Stories about Tanzania
"Mentioning 'Tanzania' and 'democracy' in the same sentence amounts to subjecting the term 'democracy' to ridicule."
Global Voices Advocacy's Netizen Report offers an international snapshot of challenges, victories, and emerging trends in Internet rights around the world.
Five Tanzanian citizens, Dennis Temu, Suleiman Nassoro, Shakira Makame, Juma Mtatuu, Dennis Mtegwa, appeared before a Tanzanian court September 14 charged with insulting President John Magufuli on social media. The five...
Mulokozi is the latest victim of Tanzania's relatively new Cybercrime Law, which attempts to address issues such as child pornography, cyberbullying, online impersonation, and the publication of false information.
"You are not a soldier, you are not a rebel, they should understand that you are just a fighter... Yes, a fighter of a noble cause."
The case falls against a backdrop of Tanzania's Cybercrime Law, passed in 2015, which critics say gives too much power -- without meaningful oversight -- to police.
Ecuador weathers a sudden mass Internet outage, insulting Tanzania's president proves costly, Twitter gets settled unsettlingly in China, and more.
Tanzanian netizen Isaac Habakuk Emily is accused of posting a controversial Facebook message "insulting" the president of Tanzania.
Four other Tanzanians have been arrested and charged for political comments they made using the messaging service WhatsApp.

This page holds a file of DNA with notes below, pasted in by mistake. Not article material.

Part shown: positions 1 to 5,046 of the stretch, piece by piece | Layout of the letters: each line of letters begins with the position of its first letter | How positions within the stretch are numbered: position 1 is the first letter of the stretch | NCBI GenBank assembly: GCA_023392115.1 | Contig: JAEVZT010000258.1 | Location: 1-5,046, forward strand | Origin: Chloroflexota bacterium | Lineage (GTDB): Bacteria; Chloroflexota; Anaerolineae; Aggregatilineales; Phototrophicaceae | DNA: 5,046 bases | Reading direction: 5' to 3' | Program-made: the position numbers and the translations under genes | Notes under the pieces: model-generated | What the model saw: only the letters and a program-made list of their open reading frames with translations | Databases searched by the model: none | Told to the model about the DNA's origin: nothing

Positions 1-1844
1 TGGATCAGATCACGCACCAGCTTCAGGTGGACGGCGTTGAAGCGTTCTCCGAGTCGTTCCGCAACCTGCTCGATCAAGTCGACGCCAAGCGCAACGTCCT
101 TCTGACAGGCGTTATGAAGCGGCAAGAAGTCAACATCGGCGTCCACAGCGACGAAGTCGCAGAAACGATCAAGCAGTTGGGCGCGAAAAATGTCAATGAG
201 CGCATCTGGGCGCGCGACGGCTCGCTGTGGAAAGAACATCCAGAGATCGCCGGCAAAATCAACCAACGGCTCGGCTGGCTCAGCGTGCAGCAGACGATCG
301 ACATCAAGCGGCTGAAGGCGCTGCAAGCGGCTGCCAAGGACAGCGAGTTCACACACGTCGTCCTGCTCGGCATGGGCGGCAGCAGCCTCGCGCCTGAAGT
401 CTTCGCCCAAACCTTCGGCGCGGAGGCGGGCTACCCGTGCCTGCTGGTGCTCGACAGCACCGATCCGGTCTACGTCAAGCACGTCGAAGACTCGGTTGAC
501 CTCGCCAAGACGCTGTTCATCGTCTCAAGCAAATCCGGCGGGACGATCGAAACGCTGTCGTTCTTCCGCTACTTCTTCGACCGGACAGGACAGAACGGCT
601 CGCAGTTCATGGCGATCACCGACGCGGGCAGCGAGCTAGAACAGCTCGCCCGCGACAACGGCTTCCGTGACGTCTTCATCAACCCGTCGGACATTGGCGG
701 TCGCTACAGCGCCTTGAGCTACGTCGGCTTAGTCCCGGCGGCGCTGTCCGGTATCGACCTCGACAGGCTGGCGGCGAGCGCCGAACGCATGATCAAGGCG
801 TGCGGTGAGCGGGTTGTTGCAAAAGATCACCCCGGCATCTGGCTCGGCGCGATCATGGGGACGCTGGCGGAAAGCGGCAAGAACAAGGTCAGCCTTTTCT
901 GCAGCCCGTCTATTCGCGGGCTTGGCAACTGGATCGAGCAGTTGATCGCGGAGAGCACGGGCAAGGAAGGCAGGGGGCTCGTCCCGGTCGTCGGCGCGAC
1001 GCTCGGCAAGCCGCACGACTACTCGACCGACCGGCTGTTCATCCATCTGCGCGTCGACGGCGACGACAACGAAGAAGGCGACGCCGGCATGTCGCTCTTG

According to the state, both men have violated Section 16 of Cybercrimes Act, which prohibits "publication of false information." Little more is currently known about their cases.
Arbitrary Arrests, Cybercrime, and Mass Mobile Adoption: Monitoring Digital Rights in Sub-Saharan Africa
Global Voices speaks to Tom Rhodes, the East Africa representative for the Committee to Protect Journalists, about the state of freedom of expression online in Sub-Saharan Africa.
Cybercrime laws are popping up around the world, from Egypt to Pakistan to Tanzania. Meanwhile, China has outlawed politically controversial avatars and Indian companies are snubbing Facebook.
Leading opponents of the legislation from civil society say they will take the government to court if the president signs the bill into law.